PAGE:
Readers can interact with the FanFiction.Net content in various ways. If the reader likes a story and/or its author, they can favorite both the story and its author.[13] Favorites are similar to likes, hearts or Archive of Our Own's kudos. Favorite stories and authors are displayed on a user's public profile page at the very bottom. A reader can also follow a story and/or its author. When a reader follows a story, they receive email notifications whenever that story is updated. When a reader follows an author, they receive email updates whenever the author updates any of their stories or publishes a new one.[13] Readers can also leave reviews after reading stories, most of which were positive as of 2001.[14] While reviews can be left by those without accounts, it is an option for all writers on the site to moderate "anonymous reviews", made by those who are not signed into an account. Reviews left by signed-in users cannot be moderated or disabled. FanFiction.Net does not operate a screening or editorial board.[15]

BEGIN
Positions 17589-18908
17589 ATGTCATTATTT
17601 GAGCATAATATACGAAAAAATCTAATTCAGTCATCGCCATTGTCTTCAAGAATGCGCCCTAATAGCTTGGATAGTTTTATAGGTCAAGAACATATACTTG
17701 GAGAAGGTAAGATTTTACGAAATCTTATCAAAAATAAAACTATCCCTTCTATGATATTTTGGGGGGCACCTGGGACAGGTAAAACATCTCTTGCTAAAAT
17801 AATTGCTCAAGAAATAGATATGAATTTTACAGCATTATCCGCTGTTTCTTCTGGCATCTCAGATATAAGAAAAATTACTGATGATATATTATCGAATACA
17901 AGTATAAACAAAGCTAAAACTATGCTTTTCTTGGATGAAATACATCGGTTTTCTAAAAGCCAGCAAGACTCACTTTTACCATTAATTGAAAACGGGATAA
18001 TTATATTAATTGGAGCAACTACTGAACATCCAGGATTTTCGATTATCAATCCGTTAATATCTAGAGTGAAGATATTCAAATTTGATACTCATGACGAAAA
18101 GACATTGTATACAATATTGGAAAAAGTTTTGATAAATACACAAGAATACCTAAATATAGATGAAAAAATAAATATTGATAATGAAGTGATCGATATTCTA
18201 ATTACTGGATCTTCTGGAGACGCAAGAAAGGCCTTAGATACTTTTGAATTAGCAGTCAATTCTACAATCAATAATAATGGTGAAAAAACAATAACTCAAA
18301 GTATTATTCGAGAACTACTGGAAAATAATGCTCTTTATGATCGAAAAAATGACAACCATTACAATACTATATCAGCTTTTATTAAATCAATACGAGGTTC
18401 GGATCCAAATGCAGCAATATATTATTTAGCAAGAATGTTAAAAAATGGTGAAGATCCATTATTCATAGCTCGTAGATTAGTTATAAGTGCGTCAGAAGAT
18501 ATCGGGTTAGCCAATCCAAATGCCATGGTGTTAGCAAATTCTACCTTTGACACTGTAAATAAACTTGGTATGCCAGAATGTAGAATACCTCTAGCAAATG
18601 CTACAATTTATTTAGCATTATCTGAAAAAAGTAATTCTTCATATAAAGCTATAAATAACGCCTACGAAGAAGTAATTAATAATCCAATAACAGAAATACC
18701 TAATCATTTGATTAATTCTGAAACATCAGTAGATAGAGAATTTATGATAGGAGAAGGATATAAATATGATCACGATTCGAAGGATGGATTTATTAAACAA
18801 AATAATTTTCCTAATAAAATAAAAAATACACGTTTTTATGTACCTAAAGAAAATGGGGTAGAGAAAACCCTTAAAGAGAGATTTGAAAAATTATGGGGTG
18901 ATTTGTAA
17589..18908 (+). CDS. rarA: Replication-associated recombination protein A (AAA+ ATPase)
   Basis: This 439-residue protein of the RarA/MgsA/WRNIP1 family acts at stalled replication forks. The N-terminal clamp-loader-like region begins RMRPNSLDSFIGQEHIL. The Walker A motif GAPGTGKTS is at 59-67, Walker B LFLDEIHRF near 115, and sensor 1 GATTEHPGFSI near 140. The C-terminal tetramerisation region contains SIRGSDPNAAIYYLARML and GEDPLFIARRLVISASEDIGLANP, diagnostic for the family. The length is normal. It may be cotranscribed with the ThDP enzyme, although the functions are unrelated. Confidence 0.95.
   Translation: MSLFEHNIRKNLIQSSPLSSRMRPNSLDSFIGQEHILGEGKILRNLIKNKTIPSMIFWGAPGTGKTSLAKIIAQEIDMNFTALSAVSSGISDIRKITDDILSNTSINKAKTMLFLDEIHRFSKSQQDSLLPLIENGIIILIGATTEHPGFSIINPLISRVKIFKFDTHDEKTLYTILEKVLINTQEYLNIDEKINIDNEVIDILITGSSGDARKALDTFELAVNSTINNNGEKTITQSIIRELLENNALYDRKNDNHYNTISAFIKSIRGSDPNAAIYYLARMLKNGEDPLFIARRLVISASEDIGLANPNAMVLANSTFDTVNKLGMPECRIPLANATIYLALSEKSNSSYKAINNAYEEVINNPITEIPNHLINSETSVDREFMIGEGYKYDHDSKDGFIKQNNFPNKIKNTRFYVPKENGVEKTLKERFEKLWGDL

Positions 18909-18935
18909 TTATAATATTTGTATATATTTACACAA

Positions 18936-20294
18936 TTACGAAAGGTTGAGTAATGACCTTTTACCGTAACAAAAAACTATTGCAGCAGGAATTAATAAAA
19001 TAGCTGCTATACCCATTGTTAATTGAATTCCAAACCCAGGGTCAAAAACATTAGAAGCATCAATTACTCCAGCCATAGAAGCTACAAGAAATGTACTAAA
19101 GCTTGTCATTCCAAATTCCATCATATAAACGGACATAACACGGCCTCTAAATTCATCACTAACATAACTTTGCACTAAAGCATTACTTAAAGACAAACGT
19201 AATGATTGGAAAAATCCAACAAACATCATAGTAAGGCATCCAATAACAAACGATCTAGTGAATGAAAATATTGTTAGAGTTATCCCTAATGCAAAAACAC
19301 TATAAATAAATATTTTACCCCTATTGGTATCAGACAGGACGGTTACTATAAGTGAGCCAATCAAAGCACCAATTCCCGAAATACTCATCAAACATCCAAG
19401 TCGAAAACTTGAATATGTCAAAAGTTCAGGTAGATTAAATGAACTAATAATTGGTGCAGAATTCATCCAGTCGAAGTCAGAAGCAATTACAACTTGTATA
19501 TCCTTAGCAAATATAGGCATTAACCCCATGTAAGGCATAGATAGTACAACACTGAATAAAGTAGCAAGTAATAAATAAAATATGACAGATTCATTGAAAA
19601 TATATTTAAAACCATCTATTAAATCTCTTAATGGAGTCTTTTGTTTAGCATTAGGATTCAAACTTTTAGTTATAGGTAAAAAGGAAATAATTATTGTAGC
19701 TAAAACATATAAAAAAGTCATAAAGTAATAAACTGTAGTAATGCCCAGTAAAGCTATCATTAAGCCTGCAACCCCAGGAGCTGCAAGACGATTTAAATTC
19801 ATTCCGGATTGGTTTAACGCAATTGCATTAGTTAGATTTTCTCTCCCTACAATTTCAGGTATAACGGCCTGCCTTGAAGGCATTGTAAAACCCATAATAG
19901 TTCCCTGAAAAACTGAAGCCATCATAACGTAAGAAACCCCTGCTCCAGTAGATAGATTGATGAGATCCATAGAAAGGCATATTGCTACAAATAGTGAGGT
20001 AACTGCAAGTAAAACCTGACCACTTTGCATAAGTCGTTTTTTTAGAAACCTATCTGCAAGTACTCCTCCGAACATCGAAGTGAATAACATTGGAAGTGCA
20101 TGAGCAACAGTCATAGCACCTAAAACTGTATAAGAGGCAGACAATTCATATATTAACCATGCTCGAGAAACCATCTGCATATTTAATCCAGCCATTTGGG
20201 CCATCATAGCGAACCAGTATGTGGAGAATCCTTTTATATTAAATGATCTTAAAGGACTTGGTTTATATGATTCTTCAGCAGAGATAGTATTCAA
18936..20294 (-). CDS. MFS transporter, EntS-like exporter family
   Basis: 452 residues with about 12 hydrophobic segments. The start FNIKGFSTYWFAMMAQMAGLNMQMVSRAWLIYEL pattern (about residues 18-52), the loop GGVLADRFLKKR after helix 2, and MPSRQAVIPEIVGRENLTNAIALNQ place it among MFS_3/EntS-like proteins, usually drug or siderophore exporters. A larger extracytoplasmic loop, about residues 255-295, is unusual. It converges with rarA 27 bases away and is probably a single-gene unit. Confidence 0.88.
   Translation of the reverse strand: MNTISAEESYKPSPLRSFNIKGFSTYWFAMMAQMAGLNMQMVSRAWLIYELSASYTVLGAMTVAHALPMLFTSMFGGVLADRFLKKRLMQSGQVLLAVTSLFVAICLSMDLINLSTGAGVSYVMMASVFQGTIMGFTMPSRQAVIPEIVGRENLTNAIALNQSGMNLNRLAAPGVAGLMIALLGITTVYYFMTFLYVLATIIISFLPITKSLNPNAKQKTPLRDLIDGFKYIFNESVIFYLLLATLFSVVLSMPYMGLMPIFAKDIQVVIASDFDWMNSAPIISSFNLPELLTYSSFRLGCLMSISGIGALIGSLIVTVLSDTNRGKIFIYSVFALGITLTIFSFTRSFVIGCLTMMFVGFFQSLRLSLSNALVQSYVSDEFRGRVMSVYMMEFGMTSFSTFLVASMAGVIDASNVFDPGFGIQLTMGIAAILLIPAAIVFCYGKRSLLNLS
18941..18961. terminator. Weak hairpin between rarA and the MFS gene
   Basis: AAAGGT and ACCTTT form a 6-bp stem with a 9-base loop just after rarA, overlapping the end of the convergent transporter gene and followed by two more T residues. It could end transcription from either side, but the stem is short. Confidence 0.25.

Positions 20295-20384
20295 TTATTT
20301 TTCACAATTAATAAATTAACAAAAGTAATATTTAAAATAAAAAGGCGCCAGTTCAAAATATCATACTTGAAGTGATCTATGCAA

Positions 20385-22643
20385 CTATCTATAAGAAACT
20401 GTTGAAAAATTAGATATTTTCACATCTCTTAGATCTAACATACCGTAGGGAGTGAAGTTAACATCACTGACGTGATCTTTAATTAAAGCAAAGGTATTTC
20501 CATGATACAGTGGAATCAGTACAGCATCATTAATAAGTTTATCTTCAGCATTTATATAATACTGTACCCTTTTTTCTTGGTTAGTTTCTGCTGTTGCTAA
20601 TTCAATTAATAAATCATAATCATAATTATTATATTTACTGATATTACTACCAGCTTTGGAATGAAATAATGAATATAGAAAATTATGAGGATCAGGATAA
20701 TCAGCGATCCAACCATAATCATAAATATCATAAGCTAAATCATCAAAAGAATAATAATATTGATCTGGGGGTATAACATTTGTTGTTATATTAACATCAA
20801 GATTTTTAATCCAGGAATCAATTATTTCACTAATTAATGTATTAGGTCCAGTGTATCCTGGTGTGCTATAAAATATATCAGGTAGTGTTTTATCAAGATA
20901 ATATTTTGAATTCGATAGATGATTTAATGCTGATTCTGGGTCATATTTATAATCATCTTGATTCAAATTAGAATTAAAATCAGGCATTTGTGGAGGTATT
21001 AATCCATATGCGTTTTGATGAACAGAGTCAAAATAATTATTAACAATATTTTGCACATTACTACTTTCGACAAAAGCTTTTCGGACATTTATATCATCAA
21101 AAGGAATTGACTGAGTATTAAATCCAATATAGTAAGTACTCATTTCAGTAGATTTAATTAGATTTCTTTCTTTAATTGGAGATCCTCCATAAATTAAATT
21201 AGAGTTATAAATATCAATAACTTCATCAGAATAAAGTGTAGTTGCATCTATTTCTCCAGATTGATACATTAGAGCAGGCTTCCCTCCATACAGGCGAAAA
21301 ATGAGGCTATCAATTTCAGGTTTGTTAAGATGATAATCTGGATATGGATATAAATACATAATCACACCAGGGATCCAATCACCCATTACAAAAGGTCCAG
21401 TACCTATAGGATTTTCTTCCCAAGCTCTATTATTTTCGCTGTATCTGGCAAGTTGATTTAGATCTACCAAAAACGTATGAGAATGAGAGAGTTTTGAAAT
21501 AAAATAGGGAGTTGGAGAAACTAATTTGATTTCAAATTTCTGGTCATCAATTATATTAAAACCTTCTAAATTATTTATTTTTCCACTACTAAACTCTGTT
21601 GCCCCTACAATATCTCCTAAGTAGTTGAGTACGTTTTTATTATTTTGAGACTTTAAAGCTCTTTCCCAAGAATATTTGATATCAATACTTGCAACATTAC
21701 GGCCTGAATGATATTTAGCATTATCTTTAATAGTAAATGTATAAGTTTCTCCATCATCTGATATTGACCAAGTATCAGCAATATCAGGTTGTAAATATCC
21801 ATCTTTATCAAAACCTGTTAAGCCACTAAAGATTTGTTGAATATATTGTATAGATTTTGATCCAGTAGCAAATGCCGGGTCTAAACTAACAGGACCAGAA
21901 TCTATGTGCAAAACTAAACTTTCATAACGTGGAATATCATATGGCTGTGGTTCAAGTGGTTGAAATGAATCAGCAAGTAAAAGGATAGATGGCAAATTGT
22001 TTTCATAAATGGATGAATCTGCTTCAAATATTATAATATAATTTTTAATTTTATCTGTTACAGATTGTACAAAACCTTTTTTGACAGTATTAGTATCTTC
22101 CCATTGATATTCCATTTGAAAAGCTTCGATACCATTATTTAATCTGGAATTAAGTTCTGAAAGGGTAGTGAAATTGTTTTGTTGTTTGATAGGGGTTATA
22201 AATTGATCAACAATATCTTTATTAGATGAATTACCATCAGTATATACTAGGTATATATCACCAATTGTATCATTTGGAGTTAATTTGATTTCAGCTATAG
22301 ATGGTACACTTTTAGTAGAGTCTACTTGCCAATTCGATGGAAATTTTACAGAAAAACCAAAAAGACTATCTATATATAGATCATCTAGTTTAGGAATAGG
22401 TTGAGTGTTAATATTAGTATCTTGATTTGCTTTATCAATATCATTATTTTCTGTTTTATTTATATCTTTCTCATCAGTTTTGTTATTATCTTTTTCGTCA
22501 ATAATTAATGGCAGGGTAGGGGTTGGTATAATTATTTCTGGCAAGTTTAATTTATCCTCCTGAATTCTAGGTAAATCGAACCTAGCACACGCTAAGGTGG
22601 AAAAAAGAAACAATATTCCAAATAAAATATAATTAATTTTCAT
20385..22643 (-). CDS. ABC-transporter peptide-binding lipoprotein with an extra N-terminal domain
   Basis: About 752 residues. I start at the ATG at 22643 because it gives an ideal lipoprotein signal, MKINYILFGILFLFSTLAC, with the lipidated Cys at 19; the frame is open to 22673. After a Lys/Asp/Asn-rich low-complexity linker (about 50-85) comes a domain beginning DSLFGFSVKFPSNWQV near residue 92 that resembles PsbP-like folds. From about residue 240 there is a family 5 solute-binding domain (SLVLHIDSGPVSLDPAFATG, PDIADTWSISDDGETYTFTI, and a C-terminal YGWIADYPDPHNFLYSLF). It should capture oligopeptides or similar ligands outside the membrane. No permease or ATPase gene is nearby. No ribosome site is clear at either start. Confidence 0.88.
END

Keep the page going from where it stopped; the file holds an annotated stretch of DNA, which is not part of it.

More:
Long fan fiction works[edit]

FanFiction.Net also hosts one of the longest works of fiction ever written. The Subspace Emissary's Worlds Conquest, a Super Smash Bros. fan fiction written by FanFiction.Net user AuraChannelerChris, gained media attention for its length of over four million words at the time of notice, more than three times as long as In Search of Lost Time written by Marcel Proust, and is still being written.[16][17]

Disallowed fan fiction[edit]

Copyright and trademark issues[edit]

FanFiction.Net instituted several policy changes as it grew in size and popularity.[18] These policies frequently led to the deletion of fan fiction based on the copyrighted works of certain published authors or containing specifically targeted content.

Since the site's founding, several professional authors and producers have asked that stories based on their copyrighted or trademarked works be removed, including Anne Rice,[6] P. N. Elrod, Archie Comics, Dennis L. McKiernan, Irene Radford, J.R. Ward, Laurell K. Hamilton, Nora Roberts/J.D. Robb, Raymond Feist, Robin Hobb, Robin McKinley, and Terry Goodkind.[19]